In this segment fromĀ Motley Fool Money, host Chris Hill and Fool senior analysts Andy Cross, Matt Argersinger, and Ron Gross consider just how well MattelĀ (NASDAQ:MAT) could do at monetizing its deep stable of beloved toy brands as films. With Barbie, Monster High, Hot Wheels, Minecraft, American Girl and many others, the possibilities are vast. Some have already been turned into straight-to-video movies via licensing, of course, but the guys are excited to see where the company begins with its own new Mattel Films studio.

A full transcript follows the video.

This video was recorded on Sept. 7, 2018.

Chris Hill: This week, Mattel announced it is launching its own movie studio, Mattel Films. Among the toys that Mattel can leverage from its portfolio, we've got Barbie, Hot Wheels, Monster High, Thomas and Friends, as well as other brands, Matty, that I really have a hard time imagining on the big screen.

Matt Argersinger: Yes, that's right. But there's some good ones in there. I mean, I personally was a big Hot Wheels fan growing up. I had so many. I was one of those kids that had a chest.

Ron Gross: Oh, I had a little suitcase, with the slots.

Argersinger: Oh, yeah! The chest was, like, 50% Legos and 50% Hot Wheels. Maybe a sequel to Cars, but not really Cars, it would be its own thing. I think that'd be pretty cool.

Hill: First movie out of the gate, if you're running the movie studio, is a Hot Wheels themed movie?

Argersinger: Right, especially if there's an all-electric Model S in it. [laughs]

Hill: Andy, what about you?

Andy Cross: Well, I think the most successful one will be Minecraft. But the one that I would want to see is Rock'em Sock'em Robots. I don't know how they would make it. Just take The Rock, maybe, vs. some other wrestler, and turn that into a whole movie franchise. Rock'em Sock'em Robots.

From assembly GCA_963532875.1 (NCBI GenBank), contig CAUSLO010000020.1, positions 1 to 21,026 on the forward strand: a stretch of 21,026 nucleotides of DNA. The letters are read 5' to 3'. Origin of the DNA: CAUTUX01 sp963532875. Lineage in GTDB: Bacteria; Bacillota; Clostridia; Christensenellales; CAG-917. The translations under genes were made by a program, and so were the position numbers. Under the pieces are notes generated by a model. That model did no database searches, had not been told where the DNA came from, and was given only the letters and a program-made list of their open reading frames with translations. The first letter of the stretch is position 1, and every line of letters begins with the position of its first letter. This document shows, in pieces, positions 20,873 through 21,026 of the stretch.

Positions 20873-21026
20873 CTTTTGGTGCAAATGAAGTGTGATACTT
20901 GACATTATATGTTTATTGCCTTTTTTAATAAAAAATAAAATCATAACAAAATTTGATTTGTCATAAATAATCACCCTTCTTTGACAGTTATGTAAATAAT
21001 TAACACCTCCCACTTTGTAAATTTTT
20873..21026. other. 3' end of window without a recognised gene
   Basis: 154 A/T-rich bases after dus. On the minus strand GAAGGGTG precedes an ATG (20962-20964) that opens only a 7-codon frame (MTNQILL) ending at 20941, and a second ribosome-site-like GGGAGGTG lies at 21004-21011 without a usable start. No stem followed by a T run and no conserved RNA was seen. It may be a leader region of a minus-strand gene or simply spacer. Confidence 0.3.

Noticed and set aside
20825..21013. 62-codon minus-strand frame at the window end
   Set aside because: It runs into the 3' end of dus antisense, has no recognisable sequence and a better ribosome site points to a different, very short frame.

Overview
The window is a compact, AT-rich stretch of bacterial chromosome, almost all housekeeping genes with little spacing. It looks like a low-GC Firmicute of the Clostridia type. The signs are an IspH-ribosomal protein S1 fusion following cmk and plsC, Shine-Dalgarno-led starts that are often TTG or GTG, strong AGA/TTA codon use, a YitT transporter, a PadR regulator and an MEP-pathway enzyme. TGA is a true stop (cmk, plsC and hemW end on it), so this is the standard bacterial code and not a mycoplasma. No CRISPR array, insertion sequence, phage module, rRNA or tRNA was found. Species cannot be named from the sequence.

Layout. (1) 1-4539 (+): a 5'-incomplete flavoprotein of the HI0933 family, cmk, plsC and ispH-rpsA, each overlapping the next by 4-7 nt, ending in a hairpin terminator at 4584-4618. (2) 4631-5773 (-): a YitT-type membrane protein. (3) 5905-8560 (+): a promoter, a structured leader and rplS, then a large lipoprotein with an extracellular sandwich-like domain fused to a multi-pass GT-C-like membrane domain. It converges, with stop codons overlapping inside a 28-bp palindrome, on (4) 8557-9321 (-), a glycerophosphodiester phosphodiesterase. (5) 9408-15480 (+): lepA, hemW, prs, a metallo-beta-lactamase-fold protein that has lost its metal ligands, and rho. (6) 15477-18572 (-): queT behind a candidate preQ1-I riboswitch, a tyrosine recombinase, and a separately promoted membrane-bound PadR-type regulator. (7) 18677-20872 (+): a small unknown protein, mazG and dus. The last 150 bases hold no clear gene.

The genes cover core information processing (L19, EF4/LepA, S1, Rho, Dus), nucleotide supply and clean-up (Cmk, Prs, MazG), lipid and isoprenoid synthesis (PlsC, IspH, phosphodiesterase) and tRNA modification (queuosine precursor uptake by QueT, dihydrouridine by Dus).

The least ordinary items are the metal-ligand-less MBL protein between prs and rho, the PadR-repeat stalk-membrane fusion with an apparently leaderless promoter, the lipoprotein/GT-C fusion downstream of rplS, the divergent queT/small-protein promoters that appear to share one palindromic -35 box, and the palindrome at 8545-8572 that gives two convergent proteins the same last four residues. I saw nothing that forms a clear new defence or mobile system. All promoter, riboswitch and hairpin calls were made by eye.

Hill: Ron?

Gross: The correct answer is Masters of the Universe with He-Man and Skeletor, Now, I'm not naive or ignorant. I know that this was attempted in 1987 with Dolph Lundgren as the star, and it was a disaster.

Argersinger: I liked it! I was seven years old.

Gross: In the right hands, you have a He-Man franchise on your hands. Come on!

Hill: We have to go to our man behind the glass, Steve Broido. Steve, I'm guessing you might have a thought or two on what the first movie out of the gates should be from Mattel Films.

Steve Broido: I do, indeed. American Girl's 2018 Girl of the Year. Meet Luciana Vega, a creative, confident 11-year-old girl and aspiring astronaut who dreams of being the first person to go to Mars. I read that directly from Mattel's website. That is the first movie, you can bet on it.

Hill: Well, I mean, American Girl, they got a lot of options there, in terms of backstory, and that sort of thing.